U.N. Calls For End Of ‘Medicalization’ Of FGM/C On Day Of Zero Tolerance; FGM Affects More Women In U.S. Than Previously Thought
The Guardian: U.N. calls for FGM zero tolerance after a year in which the world woke up
“The United Nations has designated Friday a worldwide day of zero tolerance on FGM, and called for concrete action to be taken against the cutting of girls and women. This follows 12 months of historic change and growing awareness of the practice…” (Topping, 2/6).
The Guardian: FGM affects three times more people in the U.S. than previously thought
“…Unpublished draft figures from the Centers for Disease Control and Prevention, seen by the Guardian, show that since the last prevalence study was done in 1997 the number of women and girls living with or at risk from FGM in the U.S. has increased from an estimated 168,000 to 513,000…” (Topping, 2/5).
Reuters: U.S. women at risk of FGM more than double since 2000: research
“…The report, released on International Day of Zero Tolerance for Female Genital Mutilation (FGM) on Friday, said the main cause of the rapid growth was a doubling of immigration to the United States between 2000 and 2013 from African countries where the brutal tradition is prevalent. ‘We put out these numbers so decisions can be made by policy makers in this country,’ said Charlotte Feldman-Jacobs, an author of the report and director of the gender program at the nonprofit Population Reference Bureau (PRB)…” (Anderson, 2/6).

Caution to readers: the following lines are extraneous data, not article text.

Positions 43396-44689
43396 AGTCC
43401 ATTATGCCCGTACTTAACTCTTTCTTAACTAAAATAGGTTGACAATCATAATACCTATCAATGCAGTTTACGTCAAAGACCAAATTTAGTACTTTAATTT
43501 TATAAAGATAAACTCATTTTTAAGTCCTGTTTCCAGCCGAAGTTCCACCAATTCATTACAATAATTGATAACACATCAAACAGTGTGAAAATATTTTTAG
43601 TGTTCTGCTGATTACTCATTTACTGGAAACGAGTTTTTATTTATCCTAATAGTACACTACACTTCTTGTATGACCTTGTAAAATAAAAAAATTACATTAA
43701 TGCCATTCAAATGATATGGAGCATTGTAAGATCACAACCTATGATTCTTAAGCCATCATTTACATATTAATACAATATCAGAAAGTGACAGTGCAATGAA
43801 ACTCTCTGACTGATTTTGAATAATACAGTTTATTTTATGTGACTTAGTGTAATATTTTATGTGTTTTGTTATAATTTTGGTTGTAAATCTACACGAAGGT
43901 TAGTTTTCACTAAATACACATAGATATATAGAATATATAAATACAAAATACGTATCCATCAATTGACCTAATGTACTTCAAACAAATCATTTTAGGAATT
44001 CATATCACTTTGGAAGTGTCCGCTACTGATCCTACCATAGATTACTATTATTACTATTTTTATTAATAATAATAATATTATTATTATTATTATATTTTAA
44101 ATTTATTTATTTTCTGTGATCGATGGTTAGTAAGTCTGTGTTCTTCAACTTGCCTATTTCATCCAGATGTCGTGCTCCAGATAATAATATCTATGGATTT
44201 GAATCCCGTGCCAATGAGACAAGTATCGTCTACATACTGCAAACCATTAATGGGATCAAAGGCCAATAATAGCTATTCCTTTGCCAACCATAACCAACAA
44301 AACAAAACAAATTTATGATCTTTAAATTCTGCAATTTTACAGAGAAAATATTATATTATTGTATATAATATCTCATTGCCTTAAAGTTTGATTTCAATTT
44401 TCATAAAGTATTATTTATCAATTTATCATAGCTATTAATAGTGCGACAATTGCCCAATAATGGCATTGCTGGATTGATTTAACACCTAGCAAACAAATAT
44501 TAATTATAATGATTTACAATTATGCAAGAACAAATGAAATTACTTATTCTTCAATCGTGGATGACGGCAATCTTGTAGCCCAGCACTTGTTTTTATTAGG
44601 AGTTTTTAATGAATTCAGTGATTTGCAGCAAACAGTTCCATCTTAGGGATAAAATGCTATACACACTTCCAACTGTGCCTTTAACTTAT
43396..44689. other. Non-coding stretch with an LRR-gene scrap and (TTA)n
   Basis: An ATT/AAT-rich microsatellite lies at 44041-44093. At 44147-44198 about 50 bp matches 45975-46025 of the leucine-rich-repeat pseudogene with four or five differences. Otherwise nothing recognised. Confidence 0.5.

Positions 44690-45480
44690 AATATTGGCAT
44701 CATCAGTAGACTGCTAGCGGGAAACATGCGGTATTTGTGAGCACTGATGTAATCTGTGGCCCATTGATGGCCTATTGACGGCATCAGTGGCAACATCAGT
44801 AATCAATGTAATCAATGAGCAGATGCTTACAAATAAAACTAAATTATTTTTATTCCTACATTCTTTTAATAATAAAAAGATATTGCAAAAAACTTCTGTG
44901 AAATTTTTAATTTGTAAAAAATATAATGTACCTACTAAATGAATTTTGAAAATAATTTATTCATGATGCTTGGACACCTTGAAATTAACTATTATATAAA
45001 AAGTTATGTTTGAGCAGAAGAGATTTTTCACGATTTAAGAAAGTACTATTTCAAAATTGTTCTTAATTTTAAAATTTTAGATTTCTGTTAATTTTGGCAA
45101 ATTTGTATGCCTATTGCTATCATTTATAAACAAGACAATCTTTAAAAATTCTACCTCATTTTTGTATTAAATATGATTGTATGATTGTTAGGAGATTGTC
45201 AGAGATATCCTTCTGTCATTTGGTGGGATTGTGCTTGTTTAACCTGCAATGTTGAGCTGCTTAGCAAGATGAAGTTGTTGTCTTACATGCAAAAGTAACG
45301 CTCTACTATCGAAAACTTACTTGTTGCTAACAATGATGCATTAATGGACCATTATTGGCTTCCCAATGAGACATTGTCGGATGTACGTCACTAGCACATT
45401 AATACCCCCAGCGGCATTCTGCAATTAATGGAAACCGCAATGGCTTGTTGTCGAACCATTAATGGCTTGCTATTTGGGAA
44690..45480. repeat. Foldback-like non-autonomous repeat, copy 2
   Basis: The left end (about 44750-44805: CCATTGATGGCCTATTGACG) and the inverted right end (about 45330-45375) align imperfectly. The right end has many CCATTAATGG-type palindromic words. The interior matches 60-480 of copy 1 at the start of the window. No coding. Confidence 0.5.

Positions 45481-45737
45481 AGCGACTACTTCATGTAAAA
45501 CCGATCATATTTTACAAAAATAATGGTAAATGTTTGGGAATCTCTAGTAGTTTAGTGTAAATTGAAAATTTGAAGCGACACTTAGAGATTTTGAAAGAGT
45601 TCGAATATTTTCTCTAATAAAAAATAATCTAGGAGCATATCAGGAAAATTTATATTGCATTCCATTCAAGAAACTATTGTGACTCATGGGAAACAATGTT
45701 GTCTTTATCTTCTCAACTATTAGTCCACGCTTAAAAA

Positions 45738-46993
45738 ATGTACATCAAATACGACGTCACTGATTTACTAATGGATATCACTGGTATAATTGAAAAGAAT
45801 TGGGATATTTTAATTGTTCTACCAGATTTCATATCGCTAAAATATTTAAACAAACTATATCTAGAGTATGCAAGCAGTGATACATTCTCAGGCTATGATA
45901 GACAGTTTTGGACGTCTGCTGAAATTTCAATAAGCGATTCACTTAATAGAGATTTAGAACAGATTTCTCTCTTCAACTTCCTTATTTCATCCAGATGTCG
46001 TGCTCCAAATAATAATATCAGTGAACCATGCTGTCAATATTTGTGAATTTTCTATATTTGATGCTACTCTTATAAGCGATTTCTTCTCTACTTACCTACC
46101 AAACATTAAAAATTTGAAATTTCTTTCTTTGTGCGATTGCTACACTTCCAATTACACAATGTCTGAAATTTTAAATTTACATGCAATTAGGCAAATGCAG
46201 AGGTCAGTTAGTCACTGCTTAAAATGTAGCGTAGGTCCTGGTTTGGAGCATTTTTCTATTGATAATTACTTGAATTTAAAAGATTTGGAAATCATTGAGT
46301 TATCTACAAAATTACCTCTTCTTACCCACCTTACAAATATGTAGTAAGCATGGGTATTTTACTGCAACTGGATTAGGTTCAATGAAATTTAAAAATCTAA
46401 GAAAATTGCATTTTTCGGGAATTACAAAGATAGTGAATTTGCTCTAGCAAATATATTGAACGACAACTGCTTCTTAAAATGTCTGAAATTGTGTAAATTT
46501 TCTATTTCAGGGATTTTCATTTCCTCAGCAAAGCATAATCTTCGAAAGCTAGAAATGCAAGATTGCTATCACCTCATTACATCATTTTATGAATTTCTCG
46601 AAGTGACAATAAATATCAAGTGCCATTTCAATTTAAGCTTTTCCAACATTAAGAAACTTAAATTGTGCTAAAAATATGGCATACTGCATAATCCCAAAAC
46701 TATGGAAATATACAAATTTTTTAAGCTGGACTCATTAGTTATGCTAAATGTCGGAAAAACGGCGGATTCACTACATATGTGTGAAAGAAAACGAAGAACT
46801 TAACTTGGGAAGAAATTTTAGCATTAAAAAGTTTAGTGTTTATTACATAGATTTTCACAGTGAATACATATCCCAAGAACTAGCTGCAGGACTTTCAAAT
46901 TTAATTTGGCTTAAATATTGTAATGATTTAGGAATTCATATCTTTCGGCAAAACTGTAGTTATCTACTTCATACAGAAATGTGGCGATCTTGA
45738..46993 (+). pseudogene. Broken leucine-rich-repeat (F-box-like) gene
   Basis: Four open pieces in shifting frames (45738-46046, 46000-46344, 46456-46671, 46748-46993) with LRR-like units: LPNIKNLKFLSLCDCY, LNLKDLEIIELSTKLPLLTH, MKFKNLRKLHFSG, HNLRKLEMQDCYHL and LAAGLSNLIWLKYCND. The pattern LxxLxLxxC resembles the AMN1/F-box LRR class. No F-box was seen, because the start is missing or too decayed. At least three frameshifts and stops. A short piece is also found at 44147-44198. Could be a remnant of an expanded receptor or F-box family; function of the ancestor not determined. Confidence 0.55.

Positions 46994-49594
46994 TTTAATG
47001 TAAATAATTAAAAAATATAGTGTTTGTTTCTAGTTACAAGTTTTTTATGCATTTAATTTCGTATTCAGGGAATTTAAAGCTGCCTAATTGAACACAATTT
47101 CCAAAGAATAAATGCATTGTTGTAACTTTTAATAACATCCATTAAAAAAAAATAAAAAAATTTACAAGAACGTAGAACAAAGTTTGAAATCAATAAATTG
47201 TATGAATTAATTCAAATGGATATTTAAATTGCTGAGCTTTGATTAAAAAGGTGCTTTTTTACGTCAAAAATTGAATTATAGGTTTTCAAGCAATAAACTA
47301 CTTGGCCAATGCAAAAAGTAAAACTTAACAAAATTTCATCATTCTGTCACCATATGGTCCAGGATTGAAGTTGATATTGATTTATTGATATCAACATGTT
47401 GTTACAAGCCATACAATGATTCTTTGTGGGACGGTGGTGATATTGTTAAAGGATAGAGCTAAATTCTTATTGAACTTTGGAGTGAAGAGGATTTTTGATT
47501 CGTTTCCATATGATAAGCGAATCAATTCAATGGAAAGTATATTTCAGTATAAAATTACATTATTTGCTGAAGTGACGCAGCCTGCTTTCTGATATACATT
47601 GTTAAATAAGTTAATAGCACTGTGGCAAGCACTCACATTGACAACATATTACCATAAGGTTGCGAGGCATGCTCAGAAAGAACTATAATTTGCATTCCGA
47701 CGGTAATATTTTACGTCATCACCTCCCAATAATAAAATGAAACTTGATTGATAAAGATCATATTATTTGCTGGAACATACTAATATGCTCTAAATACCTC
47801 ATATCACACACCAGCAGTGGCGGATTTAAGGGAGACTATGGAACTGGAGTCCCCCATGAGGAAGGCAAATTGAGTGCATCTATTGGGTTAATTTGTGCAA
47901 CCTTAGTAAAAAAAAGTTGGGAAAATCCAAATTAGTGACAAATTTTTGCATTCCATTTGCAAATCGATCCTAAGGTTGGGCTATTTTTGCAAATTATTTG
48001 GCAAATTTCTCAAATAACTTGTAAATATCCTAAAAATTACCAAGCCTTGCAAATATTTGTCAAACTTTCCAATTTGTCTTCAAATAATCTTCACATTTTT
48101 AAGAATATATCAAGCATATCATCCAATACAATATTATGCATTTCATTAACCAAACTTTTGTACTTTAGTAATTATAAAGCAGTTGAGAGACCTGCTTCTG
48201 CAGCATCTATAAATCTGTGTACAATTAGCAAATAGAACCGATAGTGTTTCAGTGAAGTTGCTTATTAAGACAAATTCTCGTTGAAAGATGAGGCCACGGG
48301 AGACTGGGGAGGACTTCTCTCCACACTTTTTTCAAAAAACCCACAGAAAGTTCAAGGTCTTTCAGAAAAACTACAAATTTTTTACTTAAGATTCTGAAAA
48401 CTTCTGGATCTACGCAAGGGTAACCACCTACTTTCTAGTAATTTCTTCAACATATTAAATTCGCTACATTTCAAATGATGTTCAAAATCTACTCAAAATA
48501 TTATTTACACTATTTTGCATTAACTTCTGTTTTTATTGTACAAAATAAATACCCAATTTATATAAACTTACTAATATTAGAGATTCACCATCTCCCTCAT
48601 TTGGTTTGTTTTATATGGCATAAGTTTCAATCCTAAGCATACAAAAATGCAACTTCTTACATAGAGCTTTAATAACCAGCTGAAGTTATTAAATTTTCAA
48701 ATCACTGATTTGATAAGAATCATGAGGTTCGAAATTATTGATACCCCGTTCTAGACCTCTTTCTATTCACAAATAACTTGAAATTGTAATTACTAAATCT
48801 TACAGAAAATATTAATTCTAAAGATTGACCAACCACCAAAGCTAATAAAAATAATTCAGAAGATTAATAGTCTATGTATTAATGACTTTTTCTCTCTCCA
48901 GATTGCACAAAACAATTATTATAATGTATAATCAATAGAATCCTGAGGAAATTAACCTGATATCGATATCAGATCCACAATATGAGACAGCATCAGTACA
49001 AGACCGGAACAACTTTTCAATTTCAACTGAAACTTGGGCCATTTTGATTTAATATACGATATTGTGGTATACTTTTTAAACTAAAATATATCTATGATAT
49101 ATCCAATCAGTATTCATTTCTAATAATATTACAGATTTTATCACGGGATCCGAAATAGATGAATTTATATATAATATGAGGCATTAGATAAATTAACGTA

U.N. News Centre: Breaking silence, disproving myths first steps towards eliminating female genital mutilation — U.N. chief
“On the International Day of Zero Tolerance for Female Genital Mutilation, marked every year on 6 February, and this year focused on ending the ‘medicalization’ of the procedure, United Nations Secretary-General Ban Ki-moon called on health workers around the world to eliminate what he called a ‘deeply harmful’ practice…” (2/6).
Vatican Radio: The struggle against Female Genital Mutilation
“…The U.N. estimates that 150 million women and girls are affected by FGM, primarily in Africa but also in the Middle East and in South-East Asia. … Tommy Simmons is the founder of the Italian branch of Amref Health Africa, a charity that aims to improve the health of people in Africa and end the practice of FGM, and he’s just returned from a visit to Kenya. He spoke to Susy Hodges about this issue…” (2/5).